During this time I have also refreshed the on screen presentation for A+E’s Lifetime UK.  This also included cross promotion to A+E's other UK channels.

1998 - 2001


Early in 1998 the first digital television services began to launch in the UK.  I moved to work for Sky as they prepared to switch from analogue to digital.


I worked for Sky’s entertainment channel - Sky One - designing for on-air promotions that included Friends, ER, Buffy the Vampire Slayer, The X Files, Alias, Pokemon, The Simpsons, Futurama, and Family Guy.


Alongside promotions I designed strand identities for special event and themed evenings.  This involved logo design and the production of title sequences, stings, and promo packaging.


I also worked on the channel’s identity and on screen presentation.  The look of the channel at the time was based on live action imagery, so I directed a large number of shoots while I was there.


During my time at Sky I directed over 35 live action film shoots, with full crews, across a range of projects.  These were a combination of studio and location based shoots.  Some were green / blue screen but most were entirely in camera.


Many of the programmes were sponsored by well known brands. The design team created the ad spots that went around the programmes and commercial breaks.  I created several of these which involved working with the client and an external agency, coming up with a concept, and directing the sequences.  The brands included Brylcreem and Vladivar Vodka.


In 1998 a revitalised Apple began releasing newly designed Macs with advanced G3 processors.  Up until this point the Mac had been seen as a typesetter or desktop publishing machine.  The development of packages such as Premiere and After Effects meant the Mac became viable for video, visual effects, and animating graphics.  I was among the first to embrace this at Sky; combining work I generated or processed on the Mac with work on Quantel Paintbox and Hal.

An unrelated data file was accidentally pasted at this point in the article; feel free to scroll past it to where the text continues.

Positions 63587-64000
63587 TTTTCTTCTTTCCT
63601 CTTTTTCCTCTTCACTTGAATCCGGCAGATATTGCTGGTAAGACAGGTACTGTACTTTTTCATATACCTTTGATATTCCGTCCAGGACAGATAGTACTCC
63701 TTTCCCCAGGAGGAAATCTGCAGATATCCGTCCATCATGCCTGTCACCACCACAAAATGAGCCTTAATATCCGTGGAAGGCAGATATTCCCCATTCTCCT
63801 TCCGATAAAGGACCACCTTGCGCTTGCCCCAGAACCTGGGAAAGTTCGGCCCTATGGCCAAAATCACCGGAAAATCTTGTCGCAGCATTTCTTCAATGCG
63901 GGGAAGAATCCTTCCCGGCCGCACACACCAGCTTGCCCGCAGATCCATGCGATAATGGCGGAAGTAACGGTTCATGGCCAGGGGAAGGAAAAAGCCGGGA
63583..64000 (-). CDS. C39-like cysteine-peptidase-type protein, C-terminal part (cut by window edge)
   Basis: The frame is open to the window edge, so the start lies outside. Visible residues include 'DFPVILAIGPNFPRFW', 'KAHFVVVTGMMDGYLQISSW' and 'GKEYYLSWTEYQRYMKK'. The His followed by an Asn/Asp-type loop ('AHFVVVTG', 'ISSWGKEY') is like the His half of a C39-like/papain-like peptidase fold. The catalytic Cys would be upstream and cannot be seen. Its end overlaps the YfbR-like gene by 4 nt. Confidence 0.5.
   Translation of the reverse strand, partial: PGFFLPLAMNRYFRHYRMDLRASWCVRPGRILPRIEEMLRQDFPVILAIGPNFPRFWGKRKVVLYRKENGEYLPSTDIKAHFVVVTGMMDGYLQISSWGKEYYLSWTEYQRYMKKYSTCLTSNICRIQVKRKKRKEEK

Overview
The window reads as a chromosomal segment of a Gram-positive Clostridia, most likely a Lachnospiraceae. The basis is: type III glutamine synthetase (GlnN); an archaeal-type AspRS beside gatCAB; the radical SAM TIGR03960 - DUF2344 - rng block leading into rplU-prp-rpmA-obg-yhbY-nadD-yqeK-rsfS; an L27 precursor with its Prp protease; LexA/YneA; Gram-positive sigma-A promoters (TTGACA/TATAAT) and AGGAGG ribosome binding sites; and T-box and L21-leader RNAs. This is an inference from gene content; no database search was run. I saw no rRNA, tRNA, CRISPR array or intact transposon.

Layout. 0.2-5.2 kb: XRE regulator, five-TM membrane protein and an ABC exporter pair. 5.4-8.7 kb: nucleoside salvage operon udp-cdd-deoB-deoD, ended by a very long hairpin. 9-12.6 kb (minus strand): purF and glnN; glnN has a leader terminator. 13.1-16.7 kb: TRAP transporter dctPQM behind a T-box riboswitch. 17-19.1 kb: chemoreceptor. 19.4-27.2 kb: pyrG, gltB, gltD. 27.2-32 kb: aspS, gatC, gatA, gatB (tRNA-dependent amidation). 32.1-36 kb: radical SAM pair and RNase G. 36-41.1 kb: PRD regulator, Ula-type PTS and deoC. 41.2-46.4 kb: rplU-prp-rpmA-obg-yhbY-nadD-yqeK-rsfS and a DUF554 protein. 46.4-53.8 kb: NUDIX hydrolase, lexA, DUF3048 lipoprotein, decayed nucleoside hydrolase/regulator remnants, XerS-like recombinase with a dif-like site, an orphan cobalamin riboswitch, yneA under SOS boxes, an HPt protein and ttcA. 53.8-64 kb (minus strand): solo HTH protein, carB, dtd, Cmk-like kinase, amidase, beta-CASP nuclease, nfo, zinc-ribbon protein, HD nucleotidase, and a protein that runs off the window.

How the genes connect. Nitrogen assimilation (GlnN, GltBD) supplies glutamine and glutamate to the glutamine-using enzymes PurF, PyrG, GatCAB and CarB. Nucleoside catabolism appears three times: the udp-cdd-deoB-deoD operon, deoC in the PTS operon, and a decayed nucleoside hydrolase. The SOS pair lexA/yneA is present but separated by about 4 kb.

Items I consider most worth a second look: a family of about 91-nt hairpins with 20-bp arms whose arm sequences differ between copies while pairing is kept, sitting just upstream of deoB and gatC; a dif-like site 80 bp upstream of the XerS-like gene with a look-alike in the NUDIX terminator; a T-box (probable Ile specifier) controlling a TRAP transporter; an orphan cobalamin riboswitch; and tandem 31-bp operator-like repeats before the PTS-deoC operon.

During my time at Sky semi-professional, broadcast quality, digital video cameras became available too; allowing me to shoot for myself when the budget was smaller or time unavailable.

1997 - 1998

The Weather Channel

After moving to London I took a job at The Weather Channel for a few months where I designed information graphics, title sequences, and content graphics for the channel.


This included maps and weather symbols for seasonal forecasts, such as ski reports.


I created titles sequences for documentaries describing weather phenomenon such as El Nino and programmes about winter sports or holiday destinations.


I also worked on the channel’s on-air presentation.

1995 - 1997

Yorkshire Television

I began my career in Leeds, producing graphics for science education programmes that were produced by Yorkshire Television.


I then moved on to creating graphics for the on-air promotion team.  At the time regional ITV franchises had their own identity and promotion teams who made trailers for both network and regional programmes.


I designed graphics that promoted popular entertainment shows such as Poirot, Inspector Morse, Taggart, London’s Burning, The Bill, Emmerdale, Coronation Street, and European Football.


I learnt Quantel Paintbox and later Hal, using them to combine elements that I created on the paintbox and captured through a rostrum camera.  Before Hal I worked with an editor to combine elements from paintbox using an Abekas A53 digital effects and A64 disc recorder system.

2005 - 2010

Red Bee Media / BBC

At Red Bee I worked for the BBC on their portfolio of channels and programmes.  This included individual projects for BBC One, BBC Two, BBC Three, BBC Four, CBBC / CBeebies, BBC News, BBC iPlayer, and BBC Radio.  I also worked on cross promotional activities for the BBC.